How much of ourselves do we sacrifice to fit in with the group, to become part of it? To what extent are individuality, madness, imperfection allowed? What does a man represent to a woman, a woman to a man? What do the rites of passage mean in our contemporary society?
With some of these questions in mind, choreographer Stijn Celis set out to explore the complexity of the multi-layered rhythmic structure of the orchestral version of Stravinsky's Rite of Spring, its amplitude of sounds, its fiery energy, and its intensifying construction—an exciting empirical and visceral experience. The work exists in an indefinite space-time and includes references to Stravinsky's original Rite of Spring for some of the choreographic sequences, yet set in a decidedly abstract and contemporary context.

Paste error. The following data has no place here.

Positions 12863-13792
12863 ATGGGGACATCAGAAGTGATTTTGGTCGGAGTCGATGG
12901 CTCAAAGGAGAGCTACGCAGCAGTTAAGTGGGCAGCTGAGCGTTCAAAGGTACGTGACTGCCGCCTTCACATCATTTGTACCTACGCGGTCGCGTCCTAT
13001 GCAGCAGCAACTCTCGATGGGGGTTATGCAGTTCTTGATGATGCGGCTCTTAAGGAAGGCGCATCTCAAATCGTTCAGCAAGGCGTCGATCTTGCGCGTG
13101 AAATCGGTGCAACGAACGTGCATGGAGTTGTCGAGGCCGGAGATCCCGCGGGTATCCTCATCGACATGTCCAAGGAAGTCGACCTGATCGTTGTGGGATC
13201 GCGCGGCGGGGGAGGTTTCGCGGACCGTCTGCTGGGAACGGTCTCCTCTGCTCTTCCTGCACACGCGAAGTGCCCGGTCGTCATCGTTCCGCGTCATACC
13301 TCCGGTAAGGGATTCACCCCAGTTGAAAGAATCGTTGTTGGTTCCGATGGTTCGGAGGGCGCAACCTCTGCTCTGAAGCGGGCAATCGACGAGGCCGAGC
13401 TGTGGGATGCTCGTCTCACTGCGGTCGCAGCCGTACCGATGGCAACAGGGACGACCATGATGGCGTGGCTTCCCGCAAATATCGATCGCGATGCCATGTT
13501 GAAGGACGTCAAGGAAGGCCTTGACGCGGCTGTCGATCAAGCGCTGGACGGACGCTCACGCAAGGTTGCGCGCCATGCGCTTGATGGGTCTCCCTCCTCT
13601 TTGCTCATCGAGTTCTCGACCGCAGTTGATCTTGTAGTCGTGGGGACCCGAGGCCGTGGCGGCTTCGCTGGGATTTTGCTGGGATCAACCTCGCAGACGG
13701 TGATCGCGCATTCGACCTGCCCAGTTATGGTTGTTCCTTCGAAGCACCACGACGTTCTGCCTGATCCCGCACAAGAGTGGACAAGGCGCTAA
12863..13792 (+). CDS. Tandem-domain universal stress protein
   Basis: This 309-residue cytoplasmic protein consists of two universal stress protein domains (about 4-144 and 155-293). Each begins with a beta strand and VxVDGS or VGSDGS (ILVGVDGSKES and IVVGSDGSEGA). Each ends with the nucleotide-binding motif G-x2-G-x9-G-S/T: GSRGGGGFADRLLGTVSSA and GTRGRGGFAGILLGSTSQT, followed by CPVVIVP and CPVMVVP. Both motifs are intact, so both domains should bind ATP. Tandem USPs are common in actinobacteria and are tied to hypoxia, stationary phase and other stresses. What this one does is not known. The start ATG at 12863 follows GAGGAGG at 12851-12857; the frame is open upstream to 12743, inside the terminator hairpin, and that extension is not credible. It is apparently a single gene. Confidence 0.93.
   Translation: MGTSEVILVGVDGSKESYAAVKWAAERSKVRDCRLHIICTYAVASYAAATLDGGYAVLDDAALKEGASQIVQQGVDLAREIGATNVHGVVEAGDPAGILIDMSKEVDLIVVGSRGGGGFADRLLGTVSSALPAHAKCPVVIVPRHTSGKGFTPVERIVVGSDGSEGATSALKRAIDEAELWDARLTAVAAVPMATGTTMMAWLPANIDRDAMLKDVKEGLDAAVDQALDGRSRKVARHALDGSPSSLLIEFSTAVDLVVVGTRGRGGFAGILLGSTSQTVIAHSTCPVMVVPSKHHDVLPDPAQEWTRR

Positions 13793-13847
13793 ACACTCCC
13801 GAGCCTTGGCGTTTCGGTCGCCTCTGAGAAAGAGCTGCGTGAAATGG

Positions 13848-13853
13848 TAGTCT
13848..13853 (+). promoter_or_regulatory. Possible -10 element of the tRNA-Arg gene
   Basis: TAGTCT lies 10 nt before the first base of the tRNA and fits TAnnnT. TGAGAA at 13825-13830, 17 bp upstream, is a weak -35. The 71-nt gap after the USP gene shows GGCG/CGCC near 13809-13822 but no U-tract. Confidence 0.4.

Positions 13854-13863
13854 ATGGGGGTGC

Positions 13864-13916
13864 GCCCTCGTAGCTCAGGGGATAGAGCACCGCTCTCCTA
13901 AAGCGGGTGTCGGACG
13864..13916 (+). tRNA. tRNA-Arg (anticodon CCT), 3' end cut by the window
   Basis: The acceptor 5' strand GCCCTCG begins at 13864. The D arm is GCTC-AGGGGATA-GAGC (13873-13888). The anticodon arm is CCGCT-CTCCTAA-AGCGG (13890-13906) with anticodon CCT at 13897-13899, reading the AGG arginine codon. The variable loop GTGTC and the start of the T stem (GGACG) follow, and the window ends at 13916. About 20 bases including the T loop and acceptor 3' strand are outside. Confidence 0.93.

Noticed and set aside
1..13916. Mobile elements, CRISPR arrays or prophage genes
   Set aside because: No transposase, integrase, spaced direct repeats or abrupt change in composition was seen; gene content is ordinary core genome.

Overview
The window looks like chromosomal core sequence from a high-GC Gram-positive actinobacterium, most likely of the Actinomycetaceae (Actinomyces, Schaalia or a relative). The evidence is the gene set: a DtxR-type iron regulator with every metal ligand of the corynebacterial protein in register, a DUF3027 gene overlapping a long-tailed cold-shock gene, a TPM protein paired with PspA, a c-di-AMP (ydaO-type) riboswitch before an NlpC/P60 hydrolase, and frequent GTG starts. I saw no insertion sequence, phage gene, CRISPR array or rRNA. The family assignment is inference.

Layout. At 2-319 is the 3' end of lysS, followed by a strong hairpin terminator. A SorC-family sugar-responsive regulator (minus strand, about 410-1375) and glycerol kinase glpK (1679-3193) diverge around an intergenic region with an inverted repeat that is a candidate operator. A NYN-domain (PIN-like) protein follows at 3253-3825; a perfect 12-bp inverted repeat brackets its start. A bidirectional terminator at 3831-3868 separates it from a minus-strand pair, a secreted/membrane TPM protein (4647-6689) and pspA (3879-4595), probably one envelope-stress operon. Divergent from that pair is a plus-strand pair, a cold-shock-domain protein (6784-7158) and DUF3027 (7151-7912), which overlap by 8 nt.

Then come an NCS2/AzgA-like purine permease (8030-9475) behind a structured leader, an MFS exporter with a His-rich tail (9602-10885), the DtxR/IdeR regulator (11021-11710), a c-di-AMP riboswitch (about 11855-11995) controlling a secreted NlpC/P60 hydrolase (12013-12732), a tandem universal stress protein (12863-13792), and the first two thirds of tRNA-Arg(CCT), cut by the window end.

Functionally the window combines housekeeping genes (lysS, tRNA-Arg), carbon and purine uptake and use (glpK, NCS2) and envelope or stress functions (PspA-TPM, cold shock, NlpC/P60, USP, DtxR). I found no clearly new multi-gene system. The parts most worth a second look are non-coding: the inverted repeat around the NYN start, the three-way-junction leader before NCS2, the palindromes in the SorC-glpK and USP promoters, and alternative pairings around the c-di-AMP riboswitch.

With a fluid structure, the ballet is composed of seven scenes, subdivided into tableaux, alternating between the feminine and the masculine, tension and relaxation, circles, spirals, and the formation of structures, light and shadow, protection, and abandonment.